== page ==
Colleen Wainright, the communicatrix, is presently participating in a 30-day hypnotherapy experiment and describing it on her blog. Her therapist, Greg Beckett, is apparently using psychosynthesis to find her subpersonalities and help her to get them to work together as a team. But on Day 19 they created a subpersonality that isn’t interested in cooperating. It’s called “the Resistor” and is interested only in resisting everything she tries to do. So she’s doomed to fight it forever if she wants to accomplish anything.
Being a great believer in harmony and the development of personality myself, I find that fascinating. I used the term “created” instead of “uncovered” above because just before the session she had read a book called The War of Art by Steven Pressfield. As Colleen writes, “the chief slayer of creative output, according to Pressfield, is Resistance. It takes many shapes (procrastination is a favorite) but moves inexorably towards its chief goal,” frittering away your precious time. Colleen had come to the session “full of excitement over this great new guide and its mythic depiction of a wiggly idea. But Greg decided to do old Steven one better: he called resistance ‘The Resistor’ and, after putting me under, got it to talk a bit.”
So now Colleen believes the Resistor is an essential part of herself. Who knows, it may very well work for her. It’s just not my style of operating. When I find myself dragging my feet about doing something that part of me wants to do, I honor that resistance and try to understand it. It may be right or it may be wrong, but it’s trying to protect me. Maybe I’ve been working too hard and need a break. Maybe it’s afraid I’ll commit myself to something I will regret. Maybe I’m just facing some tasks that aren’t much fun. At any rate, it’s worth taking a bit of time to see what the underlying issue is and resolve it in the easiest way.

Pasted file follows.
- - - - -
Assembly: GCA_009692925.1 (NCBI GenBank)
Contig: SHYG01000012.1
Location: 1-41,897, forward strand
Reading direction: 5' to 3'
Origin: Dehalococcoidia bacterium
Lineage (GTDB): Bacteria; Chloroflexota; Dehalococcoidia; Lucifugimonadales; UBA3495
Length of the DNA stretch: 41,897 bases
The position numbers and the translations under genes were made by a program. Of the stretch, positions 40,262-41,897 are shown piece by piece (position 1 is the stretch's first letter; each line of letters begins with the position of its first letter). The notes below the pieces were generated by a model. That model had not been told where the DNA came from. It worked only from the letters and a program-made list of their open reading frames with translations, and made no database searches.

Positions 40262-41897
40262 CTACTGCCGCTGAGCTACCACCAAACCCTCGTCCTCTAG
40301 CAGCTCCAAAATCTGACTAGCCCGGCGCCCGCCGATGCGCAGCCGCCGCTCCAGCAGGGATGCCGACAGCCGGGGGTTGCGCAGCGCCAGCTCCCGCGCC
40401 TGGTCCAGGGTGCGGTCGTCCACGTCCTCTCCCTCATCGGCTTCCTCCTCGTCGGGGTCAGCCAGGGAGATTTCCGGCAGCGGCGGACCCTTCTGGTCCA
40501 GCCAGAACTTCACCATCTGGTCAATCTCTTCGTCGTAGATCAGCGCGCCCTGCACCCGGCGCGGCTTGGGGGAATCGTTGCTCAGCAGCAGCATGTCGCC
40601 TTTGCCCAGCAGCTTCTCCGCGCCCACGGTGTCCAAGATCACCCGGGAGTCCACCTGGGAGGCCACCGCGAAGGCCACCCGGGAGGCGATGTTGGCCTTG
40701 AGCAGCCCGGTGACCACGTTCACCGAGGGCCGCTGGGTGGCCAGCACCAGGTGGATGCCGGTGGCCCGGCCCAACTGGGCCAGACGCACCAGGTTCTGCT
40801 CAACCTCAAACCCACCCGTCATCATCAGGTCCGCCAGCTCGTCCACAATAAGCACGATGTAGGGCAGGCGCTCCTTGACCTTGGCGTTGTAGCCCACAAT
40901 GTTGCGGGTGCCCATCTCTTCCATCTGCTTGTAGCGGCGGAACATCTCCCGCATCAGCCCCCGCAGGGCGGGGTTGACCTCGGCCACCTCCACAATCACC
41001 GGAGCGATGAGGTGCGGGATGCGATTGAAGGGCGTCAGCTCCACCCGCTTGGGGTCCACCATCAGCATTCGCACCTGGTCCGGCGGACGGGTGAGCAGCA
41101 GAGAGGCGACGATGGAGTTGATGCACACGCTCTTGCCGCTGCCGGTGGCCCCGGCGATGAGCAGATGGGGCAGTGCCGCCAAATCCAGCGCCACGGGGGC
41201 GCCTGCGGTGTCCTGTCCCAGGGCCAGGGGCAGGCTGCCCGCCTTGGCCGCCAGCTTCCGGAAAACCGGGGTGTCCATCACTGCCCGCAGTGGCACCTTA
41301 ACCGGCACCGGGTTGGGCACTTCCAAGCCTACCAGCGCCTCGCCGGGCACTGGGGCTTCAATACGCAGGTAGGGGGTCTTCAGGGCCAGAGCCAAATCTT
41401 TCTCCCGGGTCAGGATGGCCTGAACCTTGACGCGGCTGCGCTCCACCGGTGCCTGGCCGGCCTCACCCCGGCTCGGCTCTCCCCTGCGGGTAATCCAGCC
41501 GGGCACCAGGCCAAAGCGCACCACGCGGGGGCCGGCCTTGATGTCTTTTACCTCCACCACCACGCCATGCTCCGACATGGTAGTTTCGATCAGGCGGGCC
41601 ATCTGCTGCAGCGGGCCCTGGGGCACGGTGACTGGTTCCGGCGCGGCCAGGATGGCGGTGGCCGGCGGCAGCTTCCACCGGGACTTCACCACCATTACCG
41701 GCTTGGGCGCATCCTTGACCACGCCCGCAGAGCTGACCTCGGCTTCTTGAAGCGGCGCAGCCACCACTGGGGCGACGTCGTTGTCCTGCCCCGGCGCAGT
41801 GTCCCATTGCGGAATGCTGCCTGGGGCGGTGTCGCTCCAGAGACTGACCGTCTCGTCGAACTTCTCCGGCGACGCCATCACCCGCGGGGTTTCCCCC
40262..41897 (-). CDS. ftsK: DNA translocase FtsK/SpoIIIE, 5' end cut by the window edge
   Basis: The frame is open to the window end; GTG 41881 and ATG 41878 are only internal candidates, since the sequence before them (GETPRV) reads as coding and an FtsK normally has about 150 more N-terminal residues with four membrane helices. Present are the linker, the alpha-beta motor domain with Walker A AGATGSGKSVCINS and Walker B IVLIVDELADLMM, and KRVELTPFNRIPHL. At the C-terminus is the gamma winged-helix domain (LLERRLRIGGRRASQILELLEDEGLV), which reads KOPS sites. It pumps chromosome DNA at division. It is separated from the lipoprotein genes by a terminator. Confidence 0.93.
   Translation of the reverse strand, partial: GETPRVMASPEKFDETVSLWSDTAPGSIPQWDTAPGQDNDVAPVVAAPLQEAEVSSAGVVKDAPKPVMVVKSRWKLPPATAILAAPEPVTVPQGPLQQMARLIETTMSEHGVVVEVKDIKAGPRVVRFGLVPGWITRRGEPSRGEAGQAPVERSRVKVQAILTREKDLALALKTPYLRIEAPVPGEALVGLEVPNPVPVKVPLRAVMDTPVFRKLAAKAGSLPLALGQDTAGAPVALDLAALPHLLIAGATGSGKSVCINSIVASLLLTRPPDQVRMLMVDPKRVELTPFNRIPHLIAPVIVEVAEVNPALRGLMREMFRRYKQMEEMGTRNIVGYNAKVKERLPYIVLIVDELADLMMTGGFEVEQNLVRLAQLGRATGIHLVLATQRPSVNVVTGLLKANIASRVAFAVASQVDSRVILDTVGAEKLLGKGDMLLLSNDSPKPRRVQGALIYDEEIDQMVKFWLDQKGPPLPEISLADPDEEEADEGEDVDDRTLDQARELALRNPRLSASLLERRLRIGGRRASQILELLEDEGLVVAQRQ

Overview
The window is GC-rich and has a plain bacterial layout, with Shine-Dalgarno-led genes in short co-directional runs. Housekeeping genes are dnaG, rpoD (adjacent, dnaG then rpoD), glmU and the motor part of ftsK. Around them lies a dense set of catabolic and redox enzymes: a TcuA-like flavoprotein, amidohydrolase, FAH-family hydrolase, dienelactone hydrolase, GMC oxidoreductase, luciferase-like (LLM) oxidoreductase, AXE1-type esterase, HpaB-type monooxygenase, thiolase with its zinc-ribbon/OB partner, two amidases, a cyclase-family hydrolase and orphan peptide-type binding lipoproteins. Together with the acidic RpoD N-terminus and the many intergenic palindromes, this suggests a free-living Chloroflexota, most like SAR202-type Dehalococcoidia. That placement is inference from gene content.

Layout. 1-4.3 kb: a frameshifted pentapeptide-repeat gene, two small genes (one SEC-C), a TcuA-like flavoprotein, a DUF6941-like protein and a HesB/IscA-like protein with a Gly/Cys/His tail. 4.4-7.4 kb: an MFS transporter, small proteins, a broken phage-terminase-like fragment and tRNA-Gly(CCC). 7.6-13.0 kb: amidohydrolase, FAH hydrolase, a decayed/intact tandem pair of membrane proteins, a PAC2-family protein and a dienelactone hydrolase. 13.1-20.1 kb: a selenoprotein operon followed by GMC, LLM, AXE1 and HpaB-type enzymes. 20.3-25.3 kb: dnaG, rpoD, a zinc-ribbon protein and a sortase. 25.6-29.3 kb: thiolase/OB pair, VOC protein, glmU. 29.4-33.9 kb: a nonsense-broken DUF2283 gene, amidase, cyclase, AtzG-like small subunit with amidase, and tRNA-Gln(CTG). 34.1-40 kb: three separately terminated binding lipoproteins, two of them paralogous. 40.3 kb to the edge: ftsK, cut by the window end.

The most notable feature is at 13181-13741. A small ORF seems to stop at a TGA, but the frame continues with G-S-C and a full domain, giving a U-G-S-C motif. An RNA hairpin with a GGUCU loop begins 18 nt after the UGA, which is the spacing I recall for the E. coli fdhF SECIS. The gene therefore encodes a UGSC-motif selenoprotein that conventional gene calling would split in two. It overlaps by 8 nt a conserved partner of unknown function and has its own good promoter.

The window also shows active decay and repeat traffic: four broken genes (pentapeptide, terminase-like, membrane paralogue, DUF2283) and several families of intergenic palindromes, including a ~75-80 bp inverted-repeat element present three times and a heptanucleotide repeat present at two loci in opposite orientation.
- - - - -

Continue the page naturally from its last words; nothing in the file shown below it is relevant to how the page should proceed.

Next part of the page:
Am I creating my own version of Resistance? Of course, and that doesn’t make it any less useful. I’m after something different than Colleen. She seems to be after “achievements of magnificent fulfillment.” I just want to live my life deeply and share it with others. For me that means not fighting life and myself but enjoying the process. So when I have something to do and find myself dragging my feet, I ask myself “How can I get this done and enjoy the process?” Usually, in the fullness of time, it starts to work.